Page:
When Kirsten Dunst talks about making movies, she’s not kidding around. At the age of 33, she’s got over 20 years of screen experience, from “Interview With the Vampire” to “Spider-Man.” But now, she’s turned to television because, as she told the Guardian, “There are just too many movies being made, I think. So many of them get lost. Too many cooks in the kitchen — the studio’s editing it, the producers are editing it, the director’s editing, too. But everyone has their hand in it, so whose movie is it at the end of the day?”
With “Fargo,” though, there’s no question about whose show it really is, and it was the work of showrunner Noah Hawley that brought her to FX. On the set of “Fargo” last April, Dunst gave Indiewire a few key details about the character of Peggy, a young woman who aspires to more than small-town life, and finds herself on the verge of losing everything, as well as the joys of the Minnesota accent and her regrets. But she also revealed why she signed on to her first series regular role: with television, you know what you’re getting into.
I wanted to start off by asking with something like “Fargo,” which is such a well-defined world with such a clear tone, how do you approach it?
I approach everything the same. I rewatched “Fargo” the movie, and obviously I’d seen the show and had read two of the [new] scripts before I did it. But it was such a great role, even those two scripts, it was just, “Where is this character going?” and “This is going to be so much fun to play.”
So you read the scripts and you were like, “Okay!”
Yes, exactly. I mean, the show speaks for itself. And that’s not always the case, where you get to say, “Oh, I’m going to work on something super legit.” Usually, when you do a movie you’re like, “Mmm, I’m not sure how this is going to turn out in the end.” But in this, you’re working with a great writer, he wrote the first season, the first season was brilliant. I know that whatever’s gonna happen, it’s going to be exciting for me to play and work on this, no matter what happens. When I’m working, I never think anyone’s going to see it. I don’t think no one’s going to see it because of the work, I just don’t think about that yet. I just think about what we’re doing and that we’re just living that life, and who knows.
Did you talk with Noah prior to signing on?
We had a meeting, yeah. We talked about it, but I think he just wanted to get to know me and make sure I was the right person to play Peggy, honestly.
What do you personally feel like you bring to the character?
Wow, It’s hard to say about yourself, you know? I was hired for a reason, I guess. [laughs] I don’t know, I think there’s a good mix of comedy, but I take it very seriously. Peggy is a funny lady, I liken her to a Scooby Doo character sometimes. And she’s a little delusional, but she’s so real and believes in what she believes in, so you root for Peggy, too.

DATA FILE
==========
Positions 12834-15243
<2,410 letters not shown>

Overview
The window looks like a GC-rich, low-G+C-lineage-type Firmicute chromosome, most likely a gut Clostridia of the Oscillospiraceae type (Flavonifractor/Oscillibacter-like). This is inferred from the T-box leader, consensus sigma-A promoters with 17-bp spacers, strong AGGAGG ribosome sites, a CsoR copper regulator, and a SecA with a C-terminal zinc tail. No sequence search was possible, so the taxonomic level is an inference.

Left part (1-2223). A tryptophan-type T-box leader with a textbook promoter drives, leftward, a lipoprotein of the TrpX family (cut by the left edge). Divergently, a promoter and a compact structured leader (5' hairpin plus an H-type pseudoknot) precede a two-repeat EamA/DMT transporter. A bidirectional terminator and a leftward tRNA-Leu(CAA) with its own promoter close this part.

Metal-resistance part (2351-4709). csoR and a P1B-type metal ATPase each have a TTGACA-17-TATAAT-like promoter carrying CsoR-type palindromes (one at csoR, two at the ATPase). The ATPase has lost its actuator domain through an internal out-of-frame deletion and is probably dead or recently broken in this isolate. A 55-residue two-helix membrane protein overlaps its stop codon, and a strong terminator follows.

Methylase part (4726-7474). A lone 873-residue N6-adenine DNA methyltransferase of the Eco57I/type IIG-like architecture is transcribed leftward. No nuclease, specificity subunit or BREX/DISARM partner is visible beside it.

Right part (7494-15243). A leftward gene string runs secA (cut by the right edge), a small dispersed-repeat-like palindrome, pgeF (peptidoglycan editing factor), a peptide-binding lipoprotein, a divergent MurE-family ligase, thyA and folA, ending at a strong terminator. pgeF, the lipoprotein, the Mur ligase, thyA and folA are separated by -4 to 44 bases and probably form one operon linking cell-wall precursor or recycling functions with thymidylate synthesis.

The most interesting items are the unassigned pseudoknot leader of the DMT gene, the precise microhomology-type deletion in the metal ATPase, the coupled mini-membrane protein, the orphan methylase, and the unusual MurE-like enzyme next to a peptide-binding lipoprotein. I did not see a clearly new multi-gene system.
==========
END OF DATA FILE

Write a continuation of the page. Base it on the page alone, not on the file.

So, we’ve had the plot of the first episode described to us, and the first episode takes you to not likable places.
Yeah, when you watch it, you’ll see who she is. You’ll be like, “Oh, why are you doing that?” I think she just hoped it would just go under the rug, and that she wouldn’t have to deal with it. She just has to get to this seminar, and she’s a little delusional. I don’t think of her that way, but I know that when you watch it, you might see it that way.
I mean, getting into “Fargo,” you have to know it’s going to take you someplace really dark.
Of course, yeah. I thought I’d get to kill more people, to be honest. I was a little disappointed with that.
Really, it doesn’t end with you on some like, mass murder spree?
So, the accent of course, is a big factor in the role, was it fun for you? Was it hard for you?
I had to get in the groove. I had done the accent before, for “Drop Dead Gorgeous,” which was way over the top for what we’re doing, but it’s not a hard accent for me to sink into. My grandma, she passed away, but she was from Minnesota, and she comes from a farm, with a family of 10. So it’s like, half my family is from Minnesota. So it’s in me, kind of.
So you understand this world.
I do. I spent summers in Minnesota, and I’ve been out on the farm.
What is about the small town experience that you think this show really captures?
I think it’s the behavior, how people interact with each other, especially in Minnesota. They’re very friendly to each other. It’s not like it’s making fun of it. It’s more charming to me, it’s sweet. I think that having the sweetness and then this stuff that happens, it makes it more palatable and give it a little bit of balance.
“Fargo” premieres Monday at 10pm on FX.